consciousness, other serious medical conditions, such as end stage renal
                               disease or cirrhosis). Other risk factors are not alterable during the
                               hospitalization (e.g., cigarette smoking, alcoholism, obesity, major
                               cardiovascular or pulmonary surgery and patients with endotracheal tubes
                               or on ventilators). Although it is impossible to change these risk factors,
                               knowing about them is valuable in terms of anticipating problems and
                               limiting the use of invasive devices (e.g., intravenous lines and urinary
                               catheters) as much a possible. Unfortunately, if the underlying medical or
                               surgical condition is serious, treatment of nosocomial pneumonia may not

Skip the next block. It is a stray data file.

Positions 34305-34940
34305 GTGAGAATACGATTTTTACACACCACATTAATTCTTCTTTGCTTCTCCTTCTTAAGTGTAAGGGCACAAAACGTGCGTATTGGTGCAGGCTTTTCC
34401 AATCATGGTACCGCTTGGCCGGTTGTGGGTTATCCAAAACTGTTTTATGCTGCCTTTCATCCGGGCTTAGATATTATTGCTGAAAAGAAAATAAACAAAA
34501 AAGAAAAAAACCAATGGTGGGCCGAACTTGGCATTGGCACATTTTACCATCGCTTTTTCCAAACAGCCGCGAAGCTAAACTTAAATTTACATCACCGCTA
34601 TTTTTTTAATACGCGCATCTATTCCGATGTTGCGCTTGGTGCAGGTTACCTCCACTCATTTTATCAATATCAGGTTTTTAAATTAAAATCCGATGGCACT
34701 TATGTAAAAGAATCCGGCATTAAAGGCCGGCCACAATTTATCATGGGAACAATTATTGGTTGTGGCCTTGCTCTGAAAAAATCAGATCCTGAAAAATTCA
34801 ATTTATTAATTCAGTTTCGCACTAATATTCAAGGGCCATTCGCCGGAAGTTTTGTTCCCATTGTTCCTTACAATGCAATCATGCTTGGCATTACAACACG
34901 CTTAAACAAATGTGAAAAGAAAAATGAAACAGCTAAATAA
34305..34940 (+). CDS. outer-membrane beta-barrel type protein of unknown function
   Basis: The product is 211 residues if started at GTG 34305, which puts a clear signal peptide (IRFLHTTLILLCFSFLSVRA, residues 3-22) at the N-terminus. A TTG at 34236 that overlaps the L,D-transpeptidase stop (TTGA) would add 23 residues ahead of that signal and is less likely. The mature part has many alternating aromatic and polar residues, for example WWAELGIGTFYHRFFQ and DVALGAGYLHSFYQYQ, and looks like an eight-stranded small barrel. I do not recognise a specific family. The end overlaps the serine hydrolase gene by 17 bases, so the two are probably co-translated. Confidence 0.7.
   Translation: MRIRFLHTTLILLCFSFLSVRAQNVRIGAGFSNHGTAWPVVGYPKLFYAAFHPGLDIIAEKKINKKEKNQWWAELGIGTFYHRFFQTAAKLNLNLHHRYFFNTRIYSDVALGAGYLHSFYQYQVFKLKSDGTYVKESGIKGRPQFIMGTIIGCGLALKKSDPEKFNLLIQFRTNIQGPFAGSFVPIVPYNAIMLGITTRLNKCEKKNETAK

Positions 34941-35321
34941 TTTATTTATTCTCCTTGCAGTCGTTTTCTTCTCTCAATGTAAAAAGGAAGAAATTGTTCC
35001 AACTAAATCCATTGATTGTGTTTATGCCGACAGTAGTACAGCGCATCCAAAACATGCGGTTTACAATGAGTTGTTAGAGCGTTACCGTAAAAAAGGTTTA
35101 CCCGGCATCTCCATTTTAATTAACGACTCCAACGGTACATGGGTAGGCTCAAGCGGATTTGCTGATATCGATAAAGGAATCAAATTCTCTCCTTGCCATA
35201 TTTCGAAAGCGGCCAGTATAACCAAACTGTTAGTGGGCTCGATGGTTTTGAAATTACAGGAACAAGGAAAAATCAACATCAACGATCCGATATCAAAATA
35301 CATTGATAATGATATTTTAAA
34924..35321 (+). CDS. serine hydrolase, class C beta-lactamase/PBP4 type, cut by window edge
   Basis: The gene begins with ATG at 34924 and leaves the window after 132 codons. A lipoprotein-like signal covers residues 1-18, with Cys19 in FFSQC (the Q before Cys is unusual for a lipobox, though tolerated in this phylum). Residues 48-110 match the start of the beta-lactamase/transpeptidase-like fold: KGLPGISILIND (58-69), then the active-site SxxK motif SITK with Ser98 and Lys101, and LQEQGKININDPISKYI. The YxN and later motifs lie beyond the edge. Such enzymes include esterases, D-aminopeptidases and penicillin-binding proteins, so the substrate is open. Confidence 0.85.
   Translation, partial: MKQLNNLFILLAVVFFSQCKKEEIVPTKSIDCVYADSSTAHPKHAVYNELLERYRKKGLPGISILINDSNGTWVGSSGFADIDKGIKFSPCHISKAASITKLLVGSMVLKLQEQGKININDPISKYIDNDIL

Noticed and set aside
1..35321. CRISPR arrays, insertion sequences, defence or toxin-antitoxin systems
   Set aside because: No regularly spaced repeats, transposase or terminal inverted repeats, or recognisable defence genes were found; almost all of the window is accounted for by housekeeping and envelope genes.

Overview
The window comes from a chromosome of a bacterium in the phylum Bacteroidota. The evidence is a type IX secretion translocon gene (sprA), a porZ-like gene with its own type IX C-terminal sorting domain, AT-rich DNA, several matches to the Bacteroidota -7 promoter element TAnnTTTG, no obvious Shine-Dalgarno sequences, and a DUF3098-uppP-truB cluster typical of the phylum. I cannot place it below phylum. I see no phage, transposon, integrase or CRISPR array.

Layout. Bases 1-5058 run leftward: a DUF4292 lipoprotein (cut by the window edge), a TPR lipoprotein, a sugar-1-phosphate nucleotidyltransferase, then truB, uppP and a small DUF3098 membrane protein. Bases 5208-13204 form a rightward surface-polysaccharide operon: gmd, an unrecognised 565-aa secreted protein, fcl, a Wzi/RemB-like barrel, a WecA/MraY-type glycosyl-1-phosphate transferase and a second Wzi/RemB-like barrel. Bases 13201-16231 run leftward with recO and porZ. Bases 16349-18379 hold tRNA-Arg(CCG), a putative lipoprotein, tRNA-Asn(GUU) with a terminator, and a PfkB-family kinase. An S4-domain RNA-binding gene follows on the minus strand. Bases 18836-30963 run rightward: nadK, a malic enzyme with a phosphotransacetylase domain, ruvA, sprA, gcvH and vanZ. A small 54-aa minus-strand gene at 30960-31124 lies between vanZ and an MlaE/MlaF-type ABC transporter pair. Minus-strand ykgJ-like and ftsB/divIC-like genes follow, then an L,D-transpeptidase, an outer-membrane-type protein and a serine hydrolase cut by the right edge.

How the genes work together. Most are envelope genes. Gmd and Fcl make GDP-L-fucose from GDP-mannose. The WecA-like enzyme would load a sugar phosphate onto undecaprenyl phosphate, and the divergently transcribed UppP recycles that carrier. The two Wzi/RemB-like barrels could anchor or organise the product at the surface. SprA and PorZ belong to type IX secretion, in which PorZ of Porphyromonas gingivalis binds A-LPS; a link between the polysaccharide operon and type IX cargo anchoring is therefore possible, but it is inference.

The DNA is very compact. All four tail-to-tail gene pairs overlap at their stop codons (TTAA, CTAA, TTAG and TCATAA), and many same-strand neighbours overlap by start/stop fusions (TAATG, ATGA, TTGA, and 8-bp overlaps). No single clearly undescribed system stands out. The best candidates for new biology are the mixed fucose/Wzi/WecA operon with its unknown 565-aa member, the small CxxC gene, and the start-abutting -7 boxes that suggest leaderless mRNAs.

be successful.

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            Preoperative          Numerous studies have shown that preoperatively teaching patients about
         Pulmonary Care           how to prevent postoperative pulmonary problems (e.g., deep breathing,
                                  moving in bed, frequent coughing) combined with early movement (sitting
                                  up and walking) and limited use of narcotic analgesics for a short duration
                                  can reduce the risk of nosocomial pneumonia. The greatest opportunities